The Nobel Prize in Economics was pure chance

Andrzej Baranski

Professor of economics

Professors David Card (University of California at Berkeley), Joshua D. Angrist (Massachusetts Institute of Technology) and Guido W. Imbens (Stanford University) were awarded the Nobel Prize in economics for their contributions to the study of causality. Much of the scientific research in economics has as its central axis the explanation of phenomena of human behavior, both at the individual and aggregate level. In the study of economics, theoretical models offer a tool that allows conceptualizing the relationship between variables of interest and, on the other hand, empirical studies seek to validate or refute the postulates of the theory.

But the task of studying the relationships between variables is not as simple as it seems, since establishing correlations is very easy, but proving the causal link is complicated. Professor Card has contributed for three decades with empirical studies on the effect of minimum wage decrees on the level of employment. His 1993 article along with Professor Alan Kreuger, who passed away before he could be awarded, demonstrated how an increase in the minimum wage did not lead to an increase in unemployment in the state of New Jersey. For many economists this could not be true as it did not agree with the predictions of some prevailing theoretical models. Therefore, the article generated a wave of scientific replicas. The results of these investigations, which ultimately confirmed the initial finding, were the fundamental argument with which members of the British Parliament succeeded in passing a minimum wage in the United Kingdom in 1999.

Another topic in which Professor Card has contributed has been the measurement of the effect that education has on people’s incomes in the future. Although it is easy to intuit that the correlation is positive, the determination of causality is not obvious. It is possible that people who are already more skilled are those who are educated more and therefore education is not the causal determinant of higher income, but innate ability. Another possibility is that those who are educated the most are those with higher economic status and thus greater access to networks of contacts, job offers and influence. Again, education would not be the causal determinant of higher earnings. In order to determine with perfect precision the magnitude of the educational effect, a social experiment would be necessary in which some people chosen at random are exposed to an educational process and others are the control group. This hypothetical experiment would be unethical and almost impossible to execute in practice.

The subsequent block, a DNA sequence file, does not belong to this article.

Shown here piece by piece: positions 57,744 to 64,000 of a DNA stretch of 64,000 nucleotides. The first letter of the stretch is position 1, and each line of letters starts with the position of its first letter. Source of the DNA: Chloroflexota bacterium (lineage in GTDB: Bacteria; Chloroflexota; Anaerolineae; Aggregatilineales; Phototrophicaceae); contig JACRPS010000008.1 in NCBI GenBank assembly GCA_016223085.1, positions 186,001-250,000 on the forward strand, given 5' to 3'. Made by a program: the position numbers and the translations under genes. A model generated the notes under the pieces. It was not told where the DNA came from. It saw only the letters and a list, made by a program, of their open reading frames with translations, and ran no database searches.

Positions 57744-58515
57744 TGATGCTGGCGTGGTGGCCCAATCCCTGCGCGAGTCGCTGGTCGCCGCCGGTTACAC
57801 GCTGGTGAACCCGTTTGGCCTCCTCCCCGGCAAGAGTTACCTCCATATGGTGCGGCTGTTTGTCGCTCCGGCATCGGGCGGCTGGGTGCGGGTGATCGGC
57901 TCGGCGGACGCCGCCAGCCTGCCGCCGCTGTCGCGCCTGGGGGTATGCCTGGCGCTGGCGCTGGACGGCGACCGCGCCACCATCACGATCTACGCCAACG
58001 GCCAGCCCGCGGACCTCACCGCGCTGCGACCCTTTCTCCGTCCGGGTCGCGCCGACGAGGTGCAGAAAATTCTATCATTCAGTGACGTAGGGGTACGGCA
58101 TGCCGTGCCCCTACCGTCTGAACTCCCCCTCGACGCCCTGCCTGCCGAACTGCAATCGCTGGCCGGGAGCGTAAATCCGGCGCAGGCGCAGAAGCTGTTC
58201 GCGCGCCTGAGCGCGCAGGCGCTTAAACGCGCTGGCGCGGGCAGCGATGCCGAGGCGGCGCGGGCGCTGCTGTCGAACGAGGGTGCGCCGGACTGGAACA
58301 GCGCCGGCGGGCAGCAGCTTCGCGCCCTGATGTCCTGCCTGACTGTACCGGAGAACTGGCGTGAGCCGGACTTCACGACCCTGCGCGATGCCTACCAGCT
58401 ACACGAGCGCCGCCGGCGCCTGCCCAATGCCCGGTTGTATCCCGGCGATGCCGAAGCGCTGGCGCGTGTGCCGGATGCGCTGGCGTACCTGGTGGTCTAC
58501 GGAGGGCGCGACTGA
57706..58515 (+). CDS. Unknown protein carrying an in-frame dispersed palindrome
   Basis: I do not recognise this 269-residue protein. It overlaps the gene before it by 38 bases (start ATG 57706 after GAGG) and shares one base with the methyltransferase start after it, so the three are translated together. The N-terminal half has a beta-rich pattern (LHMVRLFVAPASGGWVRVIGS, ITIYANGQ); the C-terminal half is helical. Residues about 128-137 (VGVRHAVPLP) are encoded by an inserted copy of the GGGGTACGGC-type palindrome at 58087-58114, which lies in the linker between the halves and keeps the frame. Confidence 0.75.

How to identify causal relationships if it cannot be experienced as it is done in medicine? Prof. Card has been a pioneer in taking advantage of what is called ” natural experiments ” or ” quasi-experiments ”. These are situations in which the assignment to a treatment group and a control group occur exogenously, and thus generate the necessary conditions to identify the effect of one variable on another. The contributions of Dr. Angrist and Dr. Imbens, each recipient of a quarter of the Nobel Prize, have been mainly for the development of statistical techniques that allow identifying causality in the middle of quasi-experiments using econometric techniques. Econometrics is the branch of economics that formalizes and develops statistical methods for data analysis, and is one of the fundamental tools of the social sciences.

This year’s Nobel Prize in economics leaves me with three general lessons. The first is that scientific growth occurs in the healthy interaction between empirical evidence and theoretical modeling. The economy ceases to be a science the moment it stops measuring reality to recalibrate the models. Second, scientific knowledge is not an absolute truth, but evolves as the evidence indicates. That is why economics must be taught as a method of identifying causal relationships, and not as a series of results written in stone. Finally, we see how science at the service of society can generate enriching discussions at the public policy level. Hopefully, these types of events, such as the Nobel Prizes, inspire our young people to want to contribute to the development of our country through the creation of scientific knowledge.

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The Nobel Prize in Economics was pure chance

Hank Gilbert